French writer known for works concerning women's rights and independence (1804-1876)
Sand is a substance that looks like powder, and consists of extremely small pieces of stone. Some deserts and many beaches are made up of sand. They all walked barefoot across the damp sand to the water's edge. grains of sand
of siliceous stone, but not reduced to dust; comminuted stone in the form of loose grains, which are not coherent when wet
Loose particles of hard, broken rock or minerals In observing, sand is reported when particles of sand are raised to sufficient height that reduces visibility It is reported as "SA" in an observation and on the METAR
If you sand a wood or metal surface, you rub sandpaper over it in order to make it smooth or clean. Sand the surface softly and carefully. Sand down means the same as sand. I was going to sand down the chairs and repaint them Simply sand them down with a fine grade of sandpaper. sand down to make a surface smooth by rubbing it with sandpaper or using a special piece of equipment. Mineral, rock, or soil particles that are
This usually refers to the filter medium used by a sand filter The grade most often specified by filter manufacturers is grade No 20 with a particle size of 45 to 55 mm (millimeters)
1 Particles between 2 00 and 0 05 mm diameter, or one of several separates such as coarse or medium sand; a soil textural class 2 Mineral or rock fragments that range in diameter from 2 00 to 0 02 mm in the international system, or 2 00 to 0 05 mm in the USDA system
Loose granular material resulting from the natural disintegration of rock or from the crushing of friable sandstone, passing through a #4 sieve but predominantly retained on a #200 sieve; manufactured sand is the fine material resulting from the crushing and classification by screening, or otherwise, of rock, gravel or blast furnace slag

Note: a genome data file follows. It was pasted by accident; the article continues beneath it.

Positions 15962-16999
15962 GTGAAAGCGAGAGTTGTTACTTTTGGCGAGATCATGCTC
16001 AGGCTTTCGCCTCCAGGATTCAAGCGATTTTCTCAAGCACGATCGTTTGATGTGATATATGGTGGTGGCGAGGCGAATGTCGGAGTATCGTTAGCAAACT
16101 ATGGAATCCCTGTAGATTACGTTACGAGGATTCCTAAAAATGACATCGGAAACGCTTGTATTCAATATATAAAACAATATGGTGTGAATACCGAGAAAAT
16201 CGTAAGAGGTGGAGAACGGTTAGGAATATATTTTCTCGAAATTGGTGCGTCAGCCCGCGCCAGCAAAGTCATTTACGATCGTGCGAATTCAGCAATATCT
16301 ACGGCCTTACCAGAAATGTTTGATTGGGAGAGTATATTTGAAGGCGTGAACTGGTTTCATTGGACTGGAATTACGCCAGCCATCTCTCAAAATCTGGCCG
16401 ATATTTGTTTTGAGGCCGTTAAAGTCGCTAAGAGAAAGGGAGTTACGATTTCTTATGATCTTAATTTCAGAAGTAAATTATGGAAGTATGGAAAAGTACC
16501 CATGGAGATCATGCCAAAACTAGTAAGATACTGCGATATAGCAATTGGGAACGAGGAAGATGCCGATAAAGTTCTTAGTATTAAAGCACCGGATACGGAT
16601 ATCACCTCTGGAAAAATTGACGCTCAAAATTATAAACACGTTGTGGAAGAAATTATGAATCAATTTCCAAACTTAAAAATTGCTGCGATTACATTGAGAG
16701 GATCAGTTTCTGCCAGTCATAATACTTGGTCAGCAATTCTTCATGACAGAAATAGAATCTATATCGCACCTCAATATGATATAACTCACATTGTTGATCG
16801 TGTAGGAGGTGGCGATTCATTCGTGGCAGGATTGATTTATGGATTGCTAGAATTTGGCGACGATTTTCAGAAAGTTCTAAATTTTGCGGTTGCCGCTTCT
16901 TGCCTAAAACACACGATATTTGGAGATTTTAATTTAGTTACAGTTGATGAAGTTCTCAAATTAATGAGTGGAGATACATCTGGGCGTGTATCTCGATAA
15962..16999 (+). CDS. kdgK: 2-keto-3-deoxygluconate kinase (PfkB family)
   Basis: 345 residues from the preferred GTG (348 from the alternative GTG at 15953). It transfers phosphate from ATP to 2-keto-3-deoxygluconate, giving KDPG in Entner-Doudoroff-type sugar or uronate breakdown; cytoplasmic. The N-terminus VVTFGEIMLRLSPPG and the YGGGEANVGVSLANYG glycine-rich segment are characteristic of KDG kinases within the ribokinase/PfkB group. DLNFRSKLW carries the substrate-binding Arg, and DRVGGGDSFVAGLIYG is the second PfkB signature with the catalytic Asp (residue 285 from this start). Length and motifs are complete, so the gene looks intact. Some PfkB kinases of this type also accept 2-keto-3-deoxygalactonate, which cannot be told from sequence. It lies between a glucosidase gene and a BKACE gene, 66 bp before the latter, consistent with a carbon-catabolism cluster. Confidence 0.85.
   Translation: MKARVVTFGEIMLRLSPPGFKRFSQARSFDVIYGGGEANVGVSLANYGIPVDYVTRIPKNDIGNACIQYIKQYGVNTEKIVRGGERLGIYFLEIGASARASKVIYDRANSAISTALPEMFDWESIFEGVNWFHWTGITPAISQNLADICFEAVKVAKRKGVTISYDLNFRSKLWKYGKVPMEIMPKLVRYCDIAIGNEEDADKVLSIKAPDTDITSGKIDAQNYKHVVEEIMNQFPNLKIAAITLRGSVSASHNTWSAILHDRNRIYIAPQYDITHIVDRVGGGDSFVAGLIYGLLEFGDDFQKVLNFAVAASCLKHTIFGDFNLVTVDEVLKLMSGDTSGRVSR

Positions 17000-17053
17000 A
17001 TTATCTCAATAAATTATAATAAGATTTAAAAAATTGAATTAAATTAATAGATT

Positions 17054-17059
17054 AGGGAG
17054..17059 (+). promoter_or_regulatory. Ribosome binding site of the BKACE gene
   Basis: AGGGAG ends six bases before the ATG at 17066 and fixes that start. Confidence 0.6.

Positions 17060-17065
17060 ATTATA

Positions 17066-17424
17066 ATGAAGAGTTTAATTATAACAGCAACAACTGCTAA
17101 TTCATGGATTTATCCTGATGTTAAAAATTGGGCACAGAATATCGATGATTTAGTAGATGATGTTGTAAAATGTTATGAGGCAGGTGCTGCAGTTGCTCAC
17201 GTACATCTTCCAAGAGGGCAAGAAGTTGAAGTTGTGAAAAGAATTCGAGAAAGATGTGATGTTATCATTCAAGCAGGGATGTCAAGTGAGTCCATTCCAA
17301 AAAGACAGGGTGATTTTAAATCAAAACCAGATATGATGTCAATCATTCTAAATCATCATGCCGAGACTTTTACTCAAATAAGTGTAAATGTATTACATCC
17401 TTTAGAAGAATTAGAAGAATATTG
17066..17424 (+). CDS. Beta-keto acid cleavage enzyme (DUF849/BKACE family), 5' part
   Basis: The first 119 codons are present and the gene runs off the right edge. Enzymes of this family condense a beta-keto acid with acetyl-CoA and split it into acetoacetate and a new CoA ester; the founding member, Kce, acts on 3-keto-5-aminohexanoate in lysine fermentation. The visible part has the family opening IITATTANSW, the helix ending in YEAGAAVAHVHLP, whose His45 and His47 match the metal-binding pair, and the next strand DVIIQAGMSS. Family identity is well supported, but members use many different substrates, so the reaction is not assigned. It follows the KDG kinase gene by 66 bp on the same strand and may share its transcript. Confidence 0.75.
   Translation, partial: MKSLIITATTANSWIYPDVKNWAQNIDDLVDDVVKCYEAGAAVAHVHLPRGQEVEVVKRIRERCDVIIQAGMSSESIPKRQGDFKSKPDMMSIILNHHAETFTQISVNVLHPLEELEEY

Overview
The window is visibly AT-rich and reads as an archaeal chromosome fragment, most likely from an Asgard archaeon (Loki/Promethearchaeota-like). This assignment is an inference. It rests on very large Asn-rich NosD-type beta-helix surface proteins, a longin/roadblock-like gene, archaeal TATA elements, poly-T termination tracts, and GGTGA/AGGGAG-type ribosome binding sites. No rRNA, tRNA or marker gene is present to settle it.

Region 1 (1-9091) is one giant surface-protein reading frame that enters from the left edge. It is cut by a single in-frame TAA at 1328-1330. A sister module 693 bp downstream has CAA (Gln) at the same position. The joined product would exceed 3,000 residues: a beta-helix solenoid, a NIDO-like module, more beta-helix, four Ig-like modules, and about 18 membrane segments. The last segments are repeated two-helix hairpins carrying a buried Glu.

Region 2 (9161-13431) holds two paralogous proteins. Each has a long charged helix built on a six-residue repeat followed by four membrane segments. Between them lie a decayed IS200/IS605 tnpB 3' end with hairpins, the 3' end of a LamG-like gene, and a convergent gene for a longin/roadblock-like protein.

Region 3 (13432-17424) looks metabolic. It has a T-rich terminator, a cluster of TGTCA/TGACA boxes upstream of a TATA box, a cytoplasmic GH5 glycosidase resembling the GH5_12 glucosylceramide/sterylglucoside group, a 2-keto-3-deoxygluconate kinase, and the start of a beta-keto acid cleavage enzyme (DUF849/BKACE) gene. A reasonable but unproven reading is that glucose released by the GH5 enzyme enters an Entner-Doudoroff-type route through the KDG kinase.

0008-0.08 in. (0.02-2 mm) in diameter. Most rock-forming minerals are found in sand, but quartz is by far the most common. Most sands also contain a small quantity of feldspar, as well as white mica. All sands contain small quantities of heavy rock-forming minerals, including garnet, tourmaline, zircon, rutile, topaz, pyroxenes, and amphiboles. In the pottery and glassmaking industries very pure quartz sands are used as a source of silica. Similar sands are used for lining the hearths of steel furnaces. Molds used in foundries for casting metal are made of sand with a clay binder. Quartz and garnet sands are used extensively as abrasives. Among ordinary sand's many uses, it is a basic ingredient of mortar, cement, and concrete. See also tar sand. black sand Great Sand Dunes National Monument Sand Creek Massacre sand dollar sand dune sand flea sand fly sand shark Sand George tar sand bituminous sand White Sands National Monument